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      07-28-2007, 04:29 PM   #1
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MSN UK M3 Review

First Drive: BMW M3 (2007)

July 06 2007

• What: BMW M3
• Where: Malaga, Spain
• Price: £50, 625
• Available: September
• Key rivals: Audi RS4, Porsche 911, Mercedes C63 AMG, Vauxhall VXR8


With an F1-inspired V8 engine and some of the most all-encompassing development ever conducted by BMW, the company is hoping its latest M3 is also the greatest.

• Likes: World-class engine, agile chassis, well-judged styling

• Dislikes: Steering lacks feel, EDC dampers not standard


First impressions

What’s that beneath the power-bulging aluminium bonnet of the new M3, a V8? BMW’s four-seat super-coupé is potentially now closer to the performance of supercars than ever, and far removed from the four-pot original. That’s progress. But then, it’s heavier too, for safety, comfort and technology’s sake – sufficiently so that even the former straight-six wasn’t powerful enough. Cue the new 4.0-litre masterpiece, built on the line that casts Nick Heidfeld’s F1 engine, swimming in ion flow technology, double VANOS valve timing and other 21st century features necessitating a 50-input ECU. Yet it’s 15kg lighter than the old six.

The M3 is “80% different” to a regular coupé. Only the doors, boot, glass and lights are the same, and there’s no mistaking the hunkered, wide-arched stance. It oozes muscle, buoyed by the lightweight carbon fibre roof. Is it the coolest feature of any new car this year? You won’t be confusing it with a 320d M Sport. As for the people it’s aimed at, BMW says that the M3’s skills and character are so similar to the Porsche 911, “they’re like relatives”. Only this is nearly £10k cheaper, and faster in base guise. Is it the best M BMW ever?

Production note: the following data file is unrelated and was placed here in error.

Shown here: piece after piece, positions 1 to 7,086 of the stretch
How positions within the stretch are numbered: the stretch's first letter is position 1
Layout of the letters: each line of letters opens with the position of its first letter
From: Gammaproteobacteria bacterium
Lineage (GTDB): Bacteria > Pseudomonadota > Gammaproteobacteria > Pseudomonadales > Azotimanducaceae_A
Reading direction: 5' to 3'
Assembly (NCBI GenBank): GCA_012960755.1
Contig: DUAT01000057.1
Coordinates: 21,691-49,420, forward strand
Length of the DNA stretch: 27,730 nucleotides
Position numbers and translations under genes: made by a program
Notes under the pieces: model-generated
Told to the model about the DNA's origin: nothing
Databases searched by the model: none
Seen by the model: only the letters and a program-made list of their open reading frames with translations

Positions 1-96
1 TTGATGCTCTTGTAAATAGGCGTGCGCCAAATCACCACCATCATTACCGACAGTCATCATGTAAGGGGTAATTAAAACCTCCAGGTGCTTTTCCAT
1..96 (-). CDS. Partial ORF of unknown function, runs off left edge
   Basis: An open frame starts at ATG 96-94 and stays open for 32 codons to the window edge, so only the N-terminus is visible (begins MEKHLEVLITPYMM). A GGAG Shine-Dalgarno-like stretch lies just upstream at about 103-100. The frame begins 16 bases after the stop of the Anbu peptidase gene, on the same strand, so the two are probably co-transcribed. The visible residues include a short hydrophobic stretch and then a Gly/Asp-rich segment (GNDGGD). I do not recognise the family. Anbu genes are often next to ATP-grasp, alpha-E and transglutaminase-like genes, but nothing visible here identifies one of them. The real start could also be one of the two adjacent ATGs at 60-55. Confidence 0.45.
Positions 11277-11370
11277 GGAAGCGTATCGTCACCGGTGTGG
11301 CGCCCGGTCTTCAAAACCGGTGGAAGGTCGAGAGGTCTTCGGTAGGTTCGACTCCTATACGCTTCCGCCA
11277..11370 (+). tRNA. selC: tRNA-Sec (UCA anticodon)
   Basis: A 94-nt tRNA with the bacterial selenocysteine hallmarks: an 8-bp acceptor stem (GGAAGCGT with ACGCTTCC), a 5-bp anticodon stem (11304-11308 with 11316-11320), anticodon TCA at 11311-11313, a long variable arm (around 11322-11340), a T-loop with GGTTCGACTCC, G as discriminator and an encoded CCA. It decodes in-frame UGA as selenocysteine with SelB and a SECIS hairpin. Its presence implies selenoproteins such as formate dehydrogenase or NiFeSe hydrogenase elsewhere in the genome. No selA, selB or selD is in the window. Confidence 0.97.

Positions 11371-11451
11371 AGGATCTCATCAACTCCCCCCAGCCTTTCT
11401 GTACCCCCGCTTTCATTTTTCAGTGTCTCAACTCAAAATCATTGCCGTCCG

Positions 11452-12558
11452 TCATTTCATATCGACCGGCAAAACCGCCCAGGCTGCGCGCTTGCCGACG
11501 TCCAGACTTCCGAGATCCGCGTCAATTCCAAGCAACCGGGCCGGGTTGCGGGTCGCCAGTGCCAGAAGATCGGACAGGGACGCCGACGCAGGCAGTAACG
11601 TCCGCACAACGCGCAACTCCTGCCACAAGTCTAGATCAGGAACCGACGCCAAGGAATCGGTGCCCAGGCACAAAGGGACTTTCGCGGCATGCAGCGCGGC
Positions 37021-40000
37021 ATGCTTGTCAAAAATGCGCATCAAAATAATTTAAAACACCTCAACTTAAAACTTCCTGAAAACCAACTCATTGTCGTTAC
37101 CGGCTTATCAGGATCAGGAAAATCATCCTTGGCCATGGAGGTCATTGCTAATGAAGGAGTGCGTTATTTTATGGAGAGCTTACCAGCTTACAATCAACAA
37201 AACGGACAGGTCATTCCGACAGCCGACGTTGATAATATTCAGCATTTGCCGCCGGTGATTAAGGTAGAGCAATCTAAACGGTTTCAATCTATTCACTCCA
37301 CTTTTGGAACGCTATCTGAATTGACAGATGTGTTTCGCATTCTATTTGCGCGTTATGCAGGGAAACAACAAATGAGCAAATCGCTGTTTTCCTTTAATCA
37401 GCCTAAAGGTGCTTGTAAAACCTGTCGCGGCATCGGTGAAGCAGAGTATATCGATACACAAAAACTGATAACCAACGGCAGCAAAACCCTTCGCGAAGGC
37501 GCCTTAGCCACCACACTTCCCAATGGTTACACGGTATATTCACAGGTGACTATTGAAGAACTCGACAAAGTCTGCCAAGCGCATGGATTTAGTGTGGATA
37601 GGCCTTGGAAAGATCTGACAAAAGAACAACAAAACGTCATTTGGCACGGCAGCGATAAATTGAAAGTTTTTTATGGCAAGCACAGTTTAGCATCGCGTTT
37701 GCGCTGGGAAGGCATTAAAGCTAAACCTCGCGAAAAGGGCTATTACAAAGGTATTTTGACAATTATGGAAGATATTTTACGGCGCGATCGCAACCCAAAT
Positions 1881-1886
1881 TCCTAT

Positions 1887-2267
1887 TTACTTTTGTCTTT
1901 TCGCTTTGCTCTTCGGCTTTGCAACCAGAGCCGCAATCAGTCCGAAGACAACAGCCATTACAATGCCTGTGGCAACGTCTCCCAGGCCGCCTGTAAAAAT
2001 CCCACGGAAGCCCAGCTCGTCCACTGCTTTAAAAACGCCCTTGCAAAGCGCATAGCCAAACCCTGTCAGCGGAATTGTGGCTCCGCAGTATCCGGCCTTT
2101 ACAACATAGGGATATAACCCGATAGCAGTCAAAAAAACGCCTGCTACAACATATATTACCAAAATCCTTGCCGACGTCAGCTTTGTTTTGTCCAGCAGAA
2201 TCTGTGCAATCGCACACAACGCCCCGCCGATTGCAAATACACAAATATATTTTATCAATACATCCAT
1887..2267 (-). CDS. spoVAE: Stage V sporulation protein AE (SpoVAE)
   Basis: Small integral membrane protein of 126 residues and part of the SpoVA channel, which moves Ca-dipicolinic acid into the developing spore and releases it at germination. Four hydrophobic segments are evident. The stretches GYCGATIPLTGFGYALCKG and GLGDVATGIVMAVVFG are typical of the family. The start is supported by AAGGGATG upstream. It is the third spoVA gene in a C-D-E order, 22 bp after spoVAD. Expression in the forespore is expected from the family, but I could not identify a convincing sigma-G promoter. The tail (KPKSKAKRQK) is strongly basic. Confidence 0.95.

No two ways about it. The new V8 is glorious. The sound captivates first. Rich and layered, there’s character that the more Teutonic Audi RS4 lacks. Then you realise it’s responding to your right foot with nerve-like impulsiveness (that’s the eight individual throttle butterflies). You’re directly wired to it. Is it this encouraging you to exploit the 420 horses, or the huge reserves of torquey response from down at 2,000rpm? Either way, it’s ever-eager. And interestingly, I was intoxicated, travelling fast, yet barely breached 6,000rpm at first. I could still get the back out, still dispatch any other traffic I encountered.

The baritone turns operatic the first time you hit the 8,400rpm redline. It’s an ethereal experience. The endorphins are still flowing inside me. Staggeringly aurally intoxicating, the M3 is also ferociously fast here, battering you with speed, not just vocals (and quad exhausts treating pedestrians, too). Such is the blistering range, two gears of the manual shift are enough. Ah, but if only the electronics were so simple. Like the M5, there are menus, ‘M’ buttons, ‘Power’ buttons galore. Only here, power never alters, just the feel of its delivery. Even BMW admits owners will set and forget after three weeks.

Ride and handling

“The whole car should unify,” says Rolf Sheibner project manager for M cars. It certainly does. An hour in and I was caning the engine yet had barely considered the rest of it. The front, so agile and light, yet grippy, the assured fluidity through tricky sequences, the unflappable composure across beaten-up Spanish tarmac. Only after being taken for granted did these towering achievements dawn. It’s how the whole gels rather than individual facets that wows: the M3, not just its nose, darts into corners with weight-defying finesse. The M3, not just its rear, adopts gracefully controlled arcs (with stability disengaged) out of them.